7th July 1995 at 01:00
Had George Eliot cheated mortality and lived to become a 20th-century writer, and had she, for reasons less unlikely than might seem, turned her hand to the campus novel, she might well have written something very like Jane Smiley's Moo Flamingo #163;15.99.

Forget the genre as it is known: toothless satires of academic life and its vanities. Where they show us meanly shrunken little worlds of learning,Smiley proposes the university as a universe, its hugely diverse populations of students, staff and service workers variously connected not just to one another but to the world beyond - a vast web of hopes, fears, desires and ambitions.

Moo University, whose staple crop is agriculture graduates, amid other burgeoning disciplines, now finds itself being gripped by the dead hand of government cutbacks and the tentacles of agribusiness. The year is 1989, the place the Midwest.

Smiley's authorial voice is Olympian, but she also lets one of her characters have a creditable run at playing God, albeit with the more limited scope of the campus computer network. This is the benignly meddling Mrs Walker, secretary to the Provost, her watchword "academic freedoms", her secret manoeuvres to maintain them matched in ferocity only by the open warfare waged by horticulturist Chairman X, one-time Maoist, lifelong fanatic for justice, enemy of consumerism, a man of passion and principle.

Smiley assembles sundry other characters, overseeing assorted sex lives, home lives, obsessions and dinner menus, although economics professor Lionel Gift, representative of those to whom only the dollar is sacred, lives by calculation alone.

Since this is a comic novel, its themes are handled lightly, yet with a subtle shading of characters' inner lives and a due respect for love and death. Human folly may invite the laughter of the gods, but we are also reminded that we, not they, can decide our fates.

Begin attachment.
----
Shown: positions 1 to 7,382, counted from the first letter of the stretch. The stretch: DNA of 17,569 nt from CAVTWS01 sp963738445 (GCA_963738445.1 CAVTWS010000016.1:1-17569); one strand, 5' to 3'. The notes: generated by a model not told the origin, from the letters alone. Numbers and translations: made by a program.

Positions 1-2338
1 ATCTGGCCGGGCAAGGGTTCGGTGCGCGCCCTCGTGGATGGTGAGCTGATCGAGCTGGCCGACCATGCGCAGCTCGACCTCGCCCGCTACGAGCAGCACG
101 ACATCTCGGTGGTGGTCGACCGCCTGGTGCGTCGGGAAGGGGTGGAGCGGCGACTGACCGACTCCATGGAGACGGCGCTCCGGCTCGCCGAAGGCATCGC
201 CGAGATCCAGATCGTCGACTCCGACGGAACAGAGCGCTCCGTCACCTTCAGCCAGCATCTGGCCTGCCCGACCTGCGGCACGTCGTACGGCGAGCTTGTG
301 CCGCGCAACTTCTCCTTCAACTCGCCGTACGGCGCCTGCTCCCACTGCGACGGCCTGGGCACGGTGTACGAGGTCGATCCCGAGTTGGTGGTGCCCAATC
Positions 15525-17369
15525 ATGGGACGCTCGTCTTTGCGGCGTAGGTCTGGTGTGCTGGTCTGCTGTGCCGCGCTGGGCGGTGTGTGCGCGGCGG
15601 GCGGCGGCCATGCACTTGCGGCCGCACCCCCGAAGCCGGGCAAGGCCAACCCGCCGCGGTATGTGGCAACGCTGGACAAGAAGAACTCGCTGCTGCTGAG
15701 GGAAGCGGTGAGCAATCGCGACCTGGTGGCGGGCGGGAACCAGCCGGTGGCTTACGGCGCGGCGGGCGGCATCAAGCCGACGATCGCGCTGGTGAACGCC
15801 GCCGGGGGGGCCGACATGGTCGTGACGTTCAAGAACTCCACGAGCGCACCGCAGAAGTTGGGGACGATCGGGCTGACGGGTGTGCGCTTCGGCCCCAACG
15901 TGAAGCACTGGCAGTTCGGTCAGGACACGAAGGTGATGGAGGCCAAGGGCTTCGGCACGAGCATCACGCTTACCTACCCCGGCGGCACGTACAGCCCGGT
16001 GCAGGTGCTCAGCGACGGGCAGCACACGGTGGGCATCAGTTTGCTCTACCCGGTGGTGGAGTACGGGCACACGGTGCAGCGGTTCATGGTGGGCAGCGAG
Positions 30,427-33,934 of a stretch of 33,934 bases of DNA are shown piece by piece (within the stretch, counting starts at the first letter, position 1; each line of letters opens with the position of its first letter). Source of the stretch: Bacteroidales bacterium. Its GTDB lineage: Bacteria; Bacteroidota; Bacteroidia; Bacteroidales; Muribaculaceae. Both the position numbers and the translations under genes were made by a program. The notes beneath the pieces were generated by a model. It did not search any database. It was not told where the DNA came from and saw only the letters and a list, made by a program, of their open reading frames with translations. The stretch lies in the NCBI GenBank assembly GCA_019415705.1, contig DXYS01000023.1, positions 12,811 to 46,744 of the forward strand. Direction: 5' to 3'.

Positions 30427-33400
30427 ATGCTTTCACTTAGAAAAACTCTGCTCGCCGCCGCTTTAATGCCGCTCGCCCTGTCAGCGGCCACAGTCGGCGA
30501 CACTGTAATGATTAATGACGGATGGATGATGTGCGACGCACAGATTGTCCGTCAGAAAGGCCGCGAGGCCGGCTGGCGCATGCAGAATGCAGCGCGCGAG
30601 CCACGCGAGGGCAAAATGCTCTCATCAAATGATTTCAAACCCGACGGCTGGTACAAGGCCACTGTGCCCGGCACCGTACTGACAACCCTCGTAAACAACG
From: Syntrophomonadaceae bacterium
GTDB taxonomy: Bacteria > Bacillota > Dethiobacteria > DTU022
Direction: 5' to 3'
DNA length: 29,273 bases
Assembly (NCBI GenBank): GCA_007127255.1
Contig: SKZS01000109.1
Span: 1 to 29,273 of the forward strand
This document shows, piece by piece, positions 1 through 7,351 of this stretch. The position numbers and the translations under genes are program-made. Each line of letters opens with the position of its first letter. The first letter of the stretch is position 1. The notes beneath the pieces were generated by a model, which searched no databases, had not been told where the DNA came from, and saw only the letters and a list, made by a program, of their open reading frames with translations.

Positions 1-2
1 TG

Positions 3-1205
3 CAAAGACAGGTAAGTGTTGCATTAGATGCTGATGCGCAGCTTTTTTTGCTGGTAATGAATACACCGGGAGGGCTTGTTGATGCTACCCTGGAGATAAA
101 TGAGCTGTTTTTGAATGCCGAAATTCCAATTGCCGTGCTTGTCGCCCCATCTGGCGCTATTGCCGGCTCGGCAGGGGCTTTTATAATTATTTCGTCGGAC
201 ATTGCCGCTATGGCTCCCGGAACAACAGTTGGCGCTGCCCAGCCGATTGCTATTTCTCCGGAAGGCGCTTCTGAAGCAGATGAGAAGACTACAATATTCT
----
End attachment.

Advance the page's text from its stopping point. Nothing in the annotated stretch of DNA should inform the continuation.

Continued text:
Moo is not a comedy of manners but of morals. What we do matters. We see how infinite changes can be wrought by apparently inconsequential events, and how a single good intention can, against great odds, achieve a reversal of misfortune with similarly repercussive effects. For the time being, passion and empathy (for animals as well as humans) prevail over frozen hearts and trickle-down economics.

Moo has been hyped and, for once, deservedly so. Two other fine novels published this month risk being overlooked for the reason that their authors are dead and only now published in translation. Anna Banti was born in 1895 and Artemisia (Serpent's Tail, #163;8.99), the peak of a distinguished literary career, was written as the Second World War was ending and published in 1953.

Its subject is the painter Artemisia Gentileschi, born in 1598. She was taught by her father, Orazio, was subjected to judicial torture as the victim in a rape trial, achieved some artistic prominence in Rome and Naples and travelled to England to work at the court of Charles I alongside her father. Her final years and death are obscure.

Banti illuminates episodes from this life with an extraordinary telescopic clarity, as if the past really could be looked at, watched in movement, but as something very far away and out of reach. The intensity of her writing is almost unbearable at times, for underlying Artemisia's actions there is always a dynamic of painful choice, of each step taken necessitating loss as she casts off the comfort of being a loved wife, a tender mother, for the sake of artistic fulfilment.

Banti creates her quite unsentimentally as a difficult, ambitious woman of great courage, always aiming to be true to the deepest part of herself. Artemisia is a tour de force, but certain passages are of exquisite resonance: a hallucinatory sea voyage, Orazio's death, and the book's staggering final pages as Artemisia travels towards her own.

What is now one of her best known works, a self-portrait once thought a male painter's allegory on his art, Banti treats instead as Artemisia's portrait of another woman artist, an admired rival with whom she never achieved friendship, making it an exemplary document of testimony, just as Banti's beautiful and powerful novel is.

Margit Kaffka (1880-1918) is Hungary's most highly regarded woman writer this century. The Ant Heap (Marion Boyars #163;10.95) has a dry humour underscored with farce. Its provincial convent setting is viewed with the sophisticated eye of a Budapest coffee-house bohemian - Kaffka looking back on a part of her youth: a teacher-training establishment in Transylvania.

This is a community composed of hierarchies, sedate on the surface, seething underneath. Kaffka develops the narrative in a series of small dramas involving students, novices, postulants, priests and nuns. Illicit passions flourish, conflicts erupt between traditionalists and progressives, and there is much discussion of women's options in the world and in the cloisters. In the wings the scheming student-teacher Erzsi plays Cupid, biding her time so that her education will free her for a life in Budapest and a love affair on independent terms.

The Ant Heap was branded a pornographic shocker in 1917. It is instead a novel about change and the hopeful promise of things to come. Its knowingness and vigour certainly place it ahead of its time.

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